“Protecting land as forever-wild gives nature the freedom to adapt and evolve under their own influence,” said Mark Anderson, Board President of Northeast Wilderness Trust and the Eastern U.S. Director of Science at The Nature Conservancy. “Redington happens to be a highly resilient and connected landscape, so its preservation is also one of the most effective ways to mitigate climate change.”

Wild Carbon

The conservation of Redington also launches the country’s first multi-state project on the voluntary carbon market consisting entirely of forever-wild forests. This is the Wilderness Trust’s first project in its Wild Carbon™ program and includes four Wilderness Trust Preserves. The project will be managed by Bluesource LLC, an award-winning carbon offset project developer and retailer.

“Buyers of Wild Carbon credits through this program will know that not a single tree will ever be commercially harvested on these forests,” said Leibowitz. “We believe this makes our Wild Carbon program rather unique in the carbon market—both for the entities buying the credits and the public’s faith in the value of these credits. Further, all revenue earned through this program will go towards the long-term care of these wild places and towards conserving wild and resilient landscapes in the future.”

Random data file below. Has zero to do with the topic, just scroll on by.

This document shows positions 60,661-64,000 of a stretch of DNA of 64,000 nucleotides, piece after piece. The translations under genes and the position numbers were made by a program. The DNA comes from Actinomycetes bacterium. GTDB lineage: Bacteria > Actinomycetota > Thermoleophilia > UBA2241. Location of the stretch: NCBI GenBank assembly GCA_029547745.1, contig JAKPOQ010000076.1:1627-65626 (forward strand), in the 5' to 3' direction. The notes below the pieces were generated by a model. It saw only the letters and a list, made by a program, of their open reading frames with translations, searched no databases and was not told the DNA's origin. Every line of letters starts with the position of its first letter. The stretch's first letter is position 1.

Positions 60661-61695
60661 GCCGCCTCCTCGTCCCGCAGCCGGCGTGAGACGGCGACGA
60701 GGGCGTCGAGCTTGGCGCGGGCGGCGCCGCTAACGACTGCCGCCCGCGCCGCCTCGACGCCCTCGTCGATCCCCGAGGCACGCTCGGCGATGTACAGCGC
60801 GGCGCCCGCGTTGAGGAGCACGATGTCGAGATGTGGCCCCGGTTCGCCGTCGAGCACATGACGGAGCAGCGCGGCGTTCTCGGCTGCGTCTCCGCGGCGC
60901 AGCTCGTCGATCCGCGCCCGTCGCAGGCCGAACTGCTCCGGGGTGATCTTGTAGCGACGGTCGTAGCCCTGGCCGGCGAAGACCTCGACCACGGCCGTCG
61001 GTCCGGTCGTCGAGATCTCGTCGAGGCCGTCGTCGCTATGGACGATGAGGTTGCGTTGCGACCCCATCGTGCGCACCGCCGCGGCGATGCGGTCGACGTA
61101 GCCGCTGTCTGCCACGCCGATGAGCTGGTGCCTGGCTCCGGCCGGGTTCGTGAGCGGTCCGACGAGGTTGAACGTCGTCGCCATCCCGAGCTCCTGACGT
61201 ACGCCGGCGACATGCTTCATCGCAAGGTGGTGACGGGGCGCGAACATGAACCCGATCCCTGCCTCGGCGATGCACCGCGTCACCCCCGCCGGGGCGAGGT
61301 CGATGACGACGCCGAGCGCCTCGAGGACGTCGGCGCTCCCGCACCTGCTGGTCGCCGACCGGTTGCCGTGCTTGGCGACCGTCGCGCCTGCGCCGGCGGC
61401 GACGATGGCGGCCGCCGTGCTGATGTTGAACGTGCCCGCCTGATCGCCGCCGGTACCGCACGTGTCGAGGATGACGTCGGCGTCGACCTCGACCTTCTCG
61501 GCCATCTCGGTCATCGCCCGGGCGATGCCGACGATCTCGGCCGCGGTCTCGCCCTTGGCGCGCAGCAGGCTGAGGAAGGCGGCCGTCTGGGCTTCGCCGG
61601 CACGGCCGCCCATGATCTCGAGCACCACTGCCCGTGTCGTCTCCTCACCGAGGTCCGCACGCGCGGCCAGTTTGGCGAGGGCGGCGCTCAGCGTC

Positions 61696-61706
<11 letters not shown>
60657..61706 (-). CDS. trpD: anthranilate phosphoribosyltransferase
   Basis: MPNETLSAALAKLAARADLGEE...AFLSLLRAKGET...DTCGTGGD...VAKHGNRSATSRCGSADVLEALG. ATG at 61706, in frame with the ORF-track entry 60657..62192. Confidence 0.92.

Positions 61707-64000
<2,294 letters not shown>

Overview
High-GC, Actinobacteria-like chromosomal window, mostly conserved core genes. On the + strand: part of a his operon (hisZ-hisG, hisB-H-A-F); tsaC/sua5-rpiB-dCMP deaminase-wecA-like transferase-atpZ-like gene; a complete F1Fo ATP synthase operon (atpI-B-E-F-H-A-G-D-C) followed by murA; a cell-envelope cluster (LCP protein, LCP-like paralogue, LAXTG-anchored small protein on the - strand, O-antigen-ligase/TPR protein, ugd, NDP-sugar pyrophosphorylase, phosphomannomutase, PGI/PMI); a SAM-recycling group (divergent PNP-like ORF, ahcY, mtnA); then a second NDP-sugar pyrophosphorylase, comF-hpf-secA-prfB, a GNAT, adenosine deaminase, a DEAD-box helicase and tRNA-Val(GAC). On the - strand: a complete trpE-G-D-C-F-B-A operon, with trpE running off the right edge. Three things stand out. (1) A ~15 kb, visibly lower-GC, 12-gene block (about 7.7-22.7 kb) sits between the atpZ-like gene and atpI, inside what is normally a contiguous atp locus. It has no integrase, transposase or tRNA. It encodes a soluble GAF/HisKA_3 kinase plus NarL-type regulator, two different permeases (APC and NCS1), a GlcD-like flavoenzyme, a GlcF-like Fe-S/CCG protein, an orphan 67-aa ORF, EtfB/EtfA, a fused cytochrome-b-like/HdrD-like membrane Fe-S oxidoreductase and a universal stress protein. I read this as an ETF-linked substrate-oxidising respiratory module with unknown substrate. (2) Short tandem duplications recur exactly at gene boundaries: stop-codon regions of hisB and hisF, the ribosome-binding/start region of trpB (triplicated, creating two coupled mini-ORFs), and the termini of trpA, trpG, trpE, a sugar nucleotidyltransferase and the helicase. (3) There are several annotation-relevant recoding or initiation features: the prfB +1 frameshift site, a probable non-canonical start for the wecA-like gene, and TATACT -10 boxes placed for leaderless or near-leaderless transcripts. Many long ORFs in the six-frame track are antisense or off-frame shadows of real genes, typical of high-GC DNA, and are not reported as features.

Bluesource will bundle Redington Wilderness Sanctuary with the Bramhall Wilderness Preserve in Vermont and Eagle Mountain Wilderness Preserve and parcels in the Split Rock Wildway of the Champlain Valley of New York. The 40-year project will generate Wild Carbon credits through the American Carbon Registry on 5,800 total acres. These credits will become available in 2022 on the voluntary market, with options for buyers to pre-purchase credits in advance. Northeast Wilderness Trust and Bluesource are working together to ensure that Wild Carbon credits are sold to entities that meet the Wilderness Trust’s buyer policy criteria.

“We are proud that every property enrolled in our carbon project will support old-growth forests in the future. This is a win for biodiversity and for long-term carbon storage,” says Sophie Ehrhardt, the Wildlands Partnership Coordinator for the Wilderness Trust. “We are pleased to bring to market high-quality offset credits for organizations and businesses with serious sustainability goals.”

Redington Wilderness Sanctuary was made possible thanks to generous support from Sweet Water Trust, the Wild East Action Fund of the Appalachian Trail Conservancy, the Trust for Public Land, the Bafflin Foundation, and Common Stream along with other foundations and many individual donors.

About the Northeast Wilderness Trust: Founded in 2002, the Northeast Wilderness Trust conserves forever-wild landscapes for nature and people across New England and the Adirondacks. The Wilderness Trust owns Wilderness Preserves and Sanctuaries, and also protects land through legal means such as conservation easements. It is the only organization in the Northeast focused exclusively on forever-wild conservation and currently safeguards more than 41,000 acres of wildlands across six states.

Photography: Redington Wilderness Sanctuary, Harry White